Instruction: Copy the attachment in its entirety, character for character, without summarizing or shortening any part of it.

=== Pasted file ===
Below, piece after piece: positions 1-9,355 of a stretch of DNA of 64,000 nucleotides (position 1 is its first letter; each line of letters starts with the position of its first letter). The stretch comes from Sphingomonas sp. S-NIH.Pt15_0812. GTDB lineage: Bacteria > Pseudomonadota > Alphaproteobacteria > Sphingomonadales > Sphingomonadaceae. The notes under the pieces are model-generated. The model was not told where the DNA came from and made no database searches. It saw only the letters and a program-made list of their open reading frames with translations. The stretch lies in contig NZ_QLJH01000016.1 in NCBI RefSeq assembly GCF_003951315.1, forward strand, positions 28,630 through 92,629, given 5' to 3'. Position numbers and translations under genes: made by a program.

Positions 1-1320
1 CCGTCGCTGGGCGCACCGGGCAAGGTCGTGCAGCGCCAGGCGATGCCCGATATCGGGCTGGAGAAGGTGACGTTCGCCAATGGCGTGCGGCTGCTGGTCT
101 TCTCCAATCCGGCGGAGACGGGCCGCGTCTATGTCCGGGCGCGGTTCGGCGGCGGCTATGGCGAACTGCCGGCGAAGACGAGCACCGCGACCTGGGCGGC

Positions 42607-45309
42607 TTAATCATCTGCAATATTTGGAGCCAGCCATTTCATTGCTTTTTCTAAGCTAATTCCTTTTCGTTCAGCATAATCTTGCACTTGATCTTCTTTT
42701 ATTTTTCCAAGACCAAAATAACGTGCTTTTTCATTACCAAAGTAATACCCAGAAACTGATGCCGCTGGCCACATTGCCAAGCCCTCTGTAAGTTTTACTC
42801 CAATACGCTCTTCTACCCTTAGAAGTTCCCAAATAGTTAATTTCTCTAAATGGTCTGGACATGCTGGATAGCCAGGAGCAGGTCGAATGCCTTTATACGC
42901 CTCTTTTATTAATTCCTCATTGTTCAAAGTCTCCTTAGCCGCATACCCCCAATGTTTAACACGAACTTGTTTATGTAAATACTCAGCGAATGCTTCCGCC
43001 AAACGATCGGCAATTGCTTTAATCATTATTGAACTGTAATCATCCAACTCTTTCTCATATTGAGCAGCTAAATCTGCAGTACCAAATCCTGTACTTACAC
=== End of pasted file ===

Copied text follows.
Below, piece after piece: positions 1-9,355 of a stretch of DNA of 64,000 nucleotides (position 1 is its first letter; each line of letters starts with the position of its first letter). The stretch comes from Sphingomonas sp. S-NIH.Pt15_0812. GTDB lineage: Bacteria > Pseudomonadota > Alphaproteobacteria > Sphingomonadales > Sphingomonadaceae. The notes under the pieces are model-generated. The model was not told where the DNA came from and made no database searches. It saw only the letters and a program-made list of their open reading frames with translations. The stretch lies in contig NZ_QLJH01000016.1 in NCBI RefSeq assembly GCF_003951315.1, forward strand, positions 28,630 through 92,629, given 5' to 3'. Position numbers and translations under genes: made by a program.

Positions 1-1320
1 CCGTCGCTGGGCGCACCGGGCAAGGTCGTGCAGCGCCAGGCGATGCCCGATATCGGGCTGGAGAAGGTGACGTTCGCCAATGGCGTGCGGCTGCTGGTCT
101 TCTCCAATCCGGCGGAGACGGGCCGCGTCTATGTCCGGGCGCGGTTCGGCGGCGGCTATGGCGAACTGCCGGCGAAGACGAGCACCGCGACCTGGGCGGC

Positions 42607-45309
42607 TTAATCATCTGCAATATTTGGAGCCAGCCATTTCATTGCTTTTTCTAAGCTAATTCCTTTTCGTTCAGCATAATCTTGCACTTGATCTTCTTTT
42701 ATTTTTCCAAGACCAAAATAACGTGCTTTTTCATTACCAAAGTAATACCCAGAAACTGATGCCGCTGGCCACATTGCCAAGCCCTCTGTAAGTTTTACTC
42801 CAATACGCTCTTCTACCCTTAGAAGTTCCCAAATAGTTAATTTCTCTAAATGGTCTGGACATGCTGGATAGCCAGGAGCAGGTCGAATGCCTTTATACGC
42901 CTCTTTTATTAATTCCTCATTGTTCAAAGTCTCCTTAGCCGCATACCCCCAATGTTTAACACGAACTTGTTTATGTAAATACTCAGCGAATGCTTCCGCC
43001 AAACGATCGGCAATTGCTTTAATCATTATTGAACTGTAATCATCCAACTCTTTCTCATATTGAGCAGCTAAATCTGCAGTACCAAATCCTGTACTTACAC